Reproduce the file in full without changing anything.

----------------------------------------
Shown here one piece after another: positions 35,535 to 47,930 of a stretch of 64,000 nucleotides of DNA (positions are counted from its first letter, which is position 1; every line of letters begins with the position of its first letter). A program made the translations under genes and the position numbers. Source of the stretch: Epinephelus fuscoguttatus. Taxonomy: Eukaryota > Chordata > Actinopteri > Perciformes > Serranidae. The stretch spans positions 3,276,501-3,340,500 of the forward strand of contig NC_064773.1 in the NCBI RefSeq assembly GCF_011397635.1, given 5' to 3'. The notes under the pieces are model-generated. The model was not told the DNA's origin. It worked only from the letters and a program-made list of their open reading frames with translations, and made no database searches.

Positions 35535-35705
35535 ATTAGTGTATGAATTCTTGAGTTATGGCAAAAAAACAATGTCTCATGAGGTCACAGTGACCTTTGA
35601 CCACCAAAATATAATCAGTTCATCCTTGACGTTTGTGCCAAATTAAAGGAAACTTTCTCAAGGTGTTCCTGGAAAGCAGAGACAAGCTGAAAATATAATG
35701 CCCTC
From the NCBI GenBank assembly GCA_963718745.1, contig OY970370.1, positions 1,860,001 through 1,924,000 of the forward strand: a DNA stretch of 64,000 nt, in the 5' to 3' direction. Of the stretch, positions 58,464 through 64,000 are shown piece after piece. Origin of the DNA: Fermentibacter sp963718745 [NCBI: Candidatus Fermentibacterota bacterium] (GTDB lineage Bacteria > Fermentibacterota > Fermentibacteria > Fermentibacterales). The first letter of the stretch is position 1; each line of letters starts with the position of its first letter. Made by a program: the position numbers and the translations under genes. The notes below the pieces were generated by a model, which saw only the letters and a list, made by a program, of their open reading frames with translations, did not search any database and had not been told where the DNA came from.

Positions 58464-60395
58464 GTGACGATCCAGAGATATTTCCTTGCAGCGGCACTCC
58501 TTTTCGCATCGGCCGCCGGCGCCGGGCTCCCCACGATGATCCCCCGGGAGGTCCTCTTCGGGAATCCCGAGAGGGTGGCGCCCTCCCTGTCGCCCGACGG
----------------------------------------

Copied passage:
Shown here one piece after another: positions 35,535 to 47,930 of a stretch of 64,000 nucleotides of DNA (positions are counted from its first letter, which is position 1; every line of letters begins with the position of its first letter). A program made the translations under genes and the position numbers. Source of the stretch: Epinephelus fuscoguttatus. Taxonomy: Eukaryota > Chordata > Actinopteri > Perciformes > Serranidae. The stretch spans positions 3,276,501-3,340,500 of the forward strand of contig NC_064773.1 in the NCBI RefSeq assembly GCF_011397635.1, given 5' to 3'. The notes under the pieces are model-generated. The model was not told the DNA's origin. It worked only from the letters and a program-made list of their open reading frames with translations, and made no database searches.

Positions 35535-35705
35535 ATTAGTGTATGAATTCTTGAGTTATGGCAAAAAAACAATGTCTCATGAGGTCACAGTGACCTTTGA
35601 CCACCAAAATATAATCAGTTCATCCTTGACGTTTGTGCCAAATTAAAGGAAACTTTCTCAAGGTGTTCCTGGAAAGCAGAGACAAGCTGAAAATATAATG
35701 CCCTC
From the NCBI GenBank assembly GCA_963718745.1, contig OY970370.1, positions 1,860,001 through 1,924,000 of the forward strand: a DNA stretch of 64,000 nt, in the 5' to 3' direction. Of the stretch, positions 58,464 through 64,000 are shown piece after piece. Origin of the DNA: Fermentibacter sp963718745 [NCBI: Candidatus Fermentibacterota bacterium] (GTDB lineage Bacteria > Fermentibacterota > Fermentibacteria > Fermentibacterales). The first letter of the stretch is position 1; each line of letters starts with the position of its first letter. Made by a program: the position numbers and the translations under genes. The notes below the pieces were generated by a model, which saw only the letters and a list, made by a program, of their open reading frames with translations, did not search any database and had not been told where the DNA came from.

Positions 58464-60395
58464 GTGACGATCCAGAGATATTTCCTTGCAGCGGCACTCC
58501 TTTTCGCATCGGCCGCCGGCGCCGGGCTCCCCACGATGATCCCCCGGGAGGTCCTCTTCGGGAATCCCGAGAGGGTGGCGCCCTCCCTGTCGCCCGACGG